Will weight loss boost your memory?

Being overweight can harm your memory, and a poor memory can lead in turn to overeating.
12 January 2015

Interview with 

Lucy Cheke, University of Cambridge




There are many well known health risks associated with being overweight, including heart disease, diabetes and increased risk of stroke. However another potential cost to being overweight is your memory. Research is also starting to point to a worse memory leading to overeating, as people are less likely to remember how much they've consumed in a day. Lucy Cheke, a psychologist from Cambridge University, told Chris Smith about the research, and offered some pointers to avoid this forgetful eating. She started by explaining how being overweight could affect your memory.

Lucy - Well, it's a very complicated process and it's something that we don't fully understand at the moment. But lots of research both in animals and humans seems to suggest that all the different routes you can get obesity from. So, eating a high fat, high sugar diet or having a genetic issue that causes you to become obese can all lead to changes in your brain. As Giles said earlier, a lot of the genes that we have that control our eating and how we gain weight act in the brain. And so, when you change things in the brain, sometimes you can change how the brain works in a number of different ways as well as on top of why we eat and how we eat.

Chris - What's the evidence that you've got that if someone does gain weight that their memory does go off kilter and by how much does their memory go off kilter?

Lucy - So, this research area is really very young at the moment. So, we're still discovering things all the time. my own research over the last couple of years has looked at overweight and lean people and compared them on memory tests. What we found is that there's about a 20% difference in memory ability between young, otherwise, healthy overweight people and their lean counterparts. We followed that up with a brain scanning study where we looked at the areas of the brain that are associated with memory whilst people are doing this memory test. We found that again, young healthy obese individuals had less activity in the memory-related brain areas. So, the brains did seem to be responding differently.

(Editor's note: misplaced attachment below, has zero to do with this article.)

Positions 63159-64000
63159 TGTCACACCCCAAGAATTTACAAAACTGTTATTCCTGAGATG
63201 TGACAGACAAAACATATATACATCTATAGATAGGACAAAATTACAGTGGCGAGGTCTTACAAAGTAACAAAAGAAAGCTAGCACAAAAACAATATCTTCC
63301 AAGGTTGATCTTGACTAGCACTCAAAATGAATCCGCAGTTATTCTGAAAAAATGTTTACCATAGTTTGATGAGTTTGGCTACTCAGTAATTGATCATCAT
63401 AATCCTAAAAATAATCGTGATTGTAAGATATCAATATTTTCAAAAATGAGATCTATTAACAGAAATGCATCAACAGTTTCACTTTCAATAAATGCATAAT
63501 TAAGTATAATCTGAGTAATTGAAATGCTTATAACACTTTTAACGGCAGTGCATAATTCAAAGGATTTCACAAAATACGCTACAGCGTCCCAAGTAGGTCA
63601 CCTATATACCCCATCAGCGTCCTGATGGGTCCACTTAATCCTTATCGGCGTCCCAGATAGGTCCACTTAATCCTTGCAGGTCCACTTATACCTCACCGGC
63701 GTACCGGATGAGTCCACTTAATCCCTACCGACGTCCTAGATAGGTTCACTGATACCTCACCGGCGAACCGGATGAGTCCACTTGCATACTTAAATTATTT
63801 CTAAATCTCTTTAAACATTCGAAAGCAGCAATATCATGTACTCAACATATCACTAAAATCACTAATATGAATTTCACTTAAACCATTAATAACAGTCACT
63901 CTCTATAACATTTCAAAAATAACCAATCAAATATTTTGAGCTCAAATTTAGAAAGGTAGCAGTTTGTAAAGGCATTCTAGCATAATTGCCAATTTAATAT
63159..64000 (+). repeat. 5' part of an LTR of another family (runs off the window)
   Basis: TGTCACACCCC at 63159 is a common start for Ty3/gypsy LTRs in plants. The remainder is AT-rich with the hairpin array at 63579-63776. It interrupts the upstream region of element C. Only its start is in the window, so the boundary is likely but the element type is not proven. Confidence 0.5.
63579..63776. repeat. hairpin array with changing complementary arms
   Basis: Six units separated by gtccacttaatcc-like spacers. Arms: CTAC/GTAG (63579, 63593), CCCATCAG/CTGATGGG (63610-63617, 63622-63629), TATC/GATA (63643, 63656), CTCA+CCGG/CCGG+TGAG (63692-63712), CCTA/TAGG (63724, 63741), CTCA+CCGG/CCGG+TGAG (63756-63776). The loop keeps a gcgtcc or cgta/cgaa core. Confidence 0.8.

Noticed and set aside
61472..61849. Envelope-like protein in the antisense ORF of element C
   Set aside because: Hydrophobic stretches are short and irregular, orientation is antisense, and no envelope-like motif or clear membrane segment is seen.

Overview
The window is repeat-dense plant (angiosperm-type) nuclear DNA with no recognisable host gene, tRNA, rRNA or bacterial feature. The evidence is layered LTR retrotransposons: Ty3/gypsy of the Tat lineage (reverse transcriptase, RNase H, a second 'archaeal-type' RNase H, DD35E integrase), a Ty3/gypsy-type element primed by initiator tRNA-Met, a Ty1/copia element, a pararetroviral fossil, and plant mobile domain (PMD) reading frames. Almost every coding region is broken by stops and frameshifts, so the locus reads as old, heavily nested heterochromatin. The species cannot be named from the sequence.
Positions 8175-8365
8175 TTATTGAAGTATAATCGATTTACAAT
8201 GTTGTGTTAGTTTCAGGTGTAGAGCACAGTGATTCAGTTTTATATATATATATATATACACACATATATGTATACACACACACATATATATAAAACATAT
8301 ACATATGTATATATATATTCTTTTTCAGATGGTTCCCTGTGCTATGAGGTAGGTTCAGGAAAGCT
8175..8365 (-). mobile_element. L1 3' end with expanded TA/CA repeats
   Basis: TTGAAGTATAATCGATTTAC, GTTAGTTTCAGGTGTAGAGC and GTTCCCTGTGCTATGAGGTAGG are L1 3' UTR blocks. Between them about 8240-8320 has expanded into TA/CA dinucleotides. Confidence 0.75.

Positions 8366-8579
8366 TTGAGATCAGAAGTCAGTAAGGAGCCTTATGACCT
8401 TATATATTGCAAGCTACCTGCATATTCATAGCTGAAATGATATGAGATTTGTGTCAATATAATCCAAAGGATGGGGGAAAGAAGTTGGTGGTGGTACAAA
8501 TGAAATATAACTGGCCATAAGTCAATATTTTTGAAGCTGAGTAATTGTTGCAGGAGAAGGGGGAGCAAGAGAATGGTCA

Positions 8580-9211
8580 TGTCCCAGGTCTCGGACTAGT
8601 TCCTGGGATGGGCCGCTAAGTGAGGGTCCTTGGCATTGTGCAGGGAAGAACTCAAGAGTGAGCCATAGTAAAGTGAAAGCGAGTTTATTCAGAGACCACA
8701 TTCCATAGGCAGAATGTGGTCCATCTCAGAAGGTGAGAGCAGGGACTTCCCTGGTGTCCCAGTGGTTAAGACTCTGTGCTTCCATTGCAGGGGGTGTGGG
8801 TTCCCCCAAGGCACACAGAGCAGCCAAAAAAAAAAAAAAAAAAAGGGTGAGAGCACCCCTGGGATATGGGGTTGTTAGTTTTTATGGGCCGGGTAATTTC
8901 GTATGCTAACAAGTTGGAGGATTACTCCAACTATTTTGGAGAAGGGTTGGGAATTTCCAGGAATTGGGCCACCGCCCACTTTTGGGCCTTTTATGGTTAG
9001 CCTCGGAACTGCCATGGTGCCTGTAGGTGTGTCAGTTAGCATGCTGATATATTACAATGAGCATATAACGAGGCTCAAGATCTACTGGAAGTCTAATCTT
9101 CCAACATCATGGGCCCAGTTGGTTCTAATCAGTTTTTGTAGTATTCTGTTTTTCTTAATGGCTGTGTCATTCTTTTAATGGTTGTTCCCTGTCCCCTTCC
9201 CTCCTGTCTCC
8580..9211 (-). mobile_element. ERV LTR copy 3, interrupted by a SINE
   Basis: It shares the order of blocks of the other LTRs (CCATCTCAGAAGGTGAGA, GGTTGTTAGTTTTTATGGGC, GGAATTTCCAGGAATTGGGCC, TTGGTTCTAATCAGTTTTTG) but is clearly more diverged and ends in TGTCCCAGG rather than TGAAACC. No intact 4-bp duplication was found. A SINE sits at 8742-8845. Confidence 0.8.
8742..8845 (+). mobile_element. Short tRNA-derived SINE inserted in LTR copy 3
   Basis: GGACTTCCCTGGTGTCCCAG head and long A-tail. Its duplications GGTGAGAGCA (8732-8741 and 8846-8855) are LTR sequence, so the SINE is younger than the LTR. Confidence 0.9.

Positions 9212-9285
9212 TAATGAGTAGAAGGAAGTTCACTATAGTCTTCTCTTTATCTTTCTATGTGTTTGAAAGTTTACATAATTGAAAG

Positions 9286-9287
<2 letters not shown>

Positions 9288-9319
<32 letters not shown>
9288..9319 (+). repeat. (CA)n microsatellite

Chris - But I presume what you didn't do was to take someone slim and put them on a Bridget Jones's Diary force feeding diet to make them gain a load of weight and then re-assess their memory to see if their memory deteriorated having gained weight or have you done that?

Lucy - We haven't done that and that's something we'd really like to do. Obviously, that's something that takes a lot of money and resources and you need to get people willing to come and take a high fat, high sugar diet.

Chris - But has anyone done the equivalent in an animal study because you could for instance force feed a mouse? Just give it too much food and see if the mouse's memory suffers.

Lucy - Yes, absolutely and people have done that. so, people have taken rats and put them on what's called a cafeteria diet. It's a very high fat, high sugar diet where they only have access to really unhealthy foods. What they found is that overtime, these rats gained weight as you'd expect, but they also showed learning and memory deficits and they also found that they had significant changes in the bits of their brain that dealt with memory. So yeah, people have done this in animals. It does seem to have a big effect.

Chris - Do we actually know why the junk food diet is damaging memory and is it reversible? If you slim down your mouse or your rat again, does the effect go away?

Lucy - Well, so it seems that perhaps it does. The research in that direction hasn't been done quite so much. In terms of why it happens, we still don't know. The kind of leading theories are that it's to do with insulin. That even if you're not diabetic per se, if you're overweight then quite often, your insulin levels are different and you fast and your insulin sensitivity is different. Insulin as we know acts in the body to control how much we eat in our blood glucose. But it also acts as a messenger in the brain. And if its ability to act as a messenger in the brain is disturbed, that has a lot of effects in all the areas that rely on it to send messages.

Chris - How might this decrement in memory in someone who's gained weight affect their ability to be compliant with their diet and lose weight afterwards?

Lucy - Well actually, it's really interesting. So, there's been some research showing that what we remember about what we've eaten can dictate how we hungry we feel several hours later, say, the next meal time. so, if we for example watch TV during a meal and don't remember the meal very well, then later on, we can be a lot hungrier than if we concentrated really hard on the meal. Actually, if you trick people into thinking they ate a different amount than they actually ate, then you find that how much they think they ate dictates how hungry they are later on whereas how much they actually ate only dictates how hungry they are immediately after the meal.


Add a comment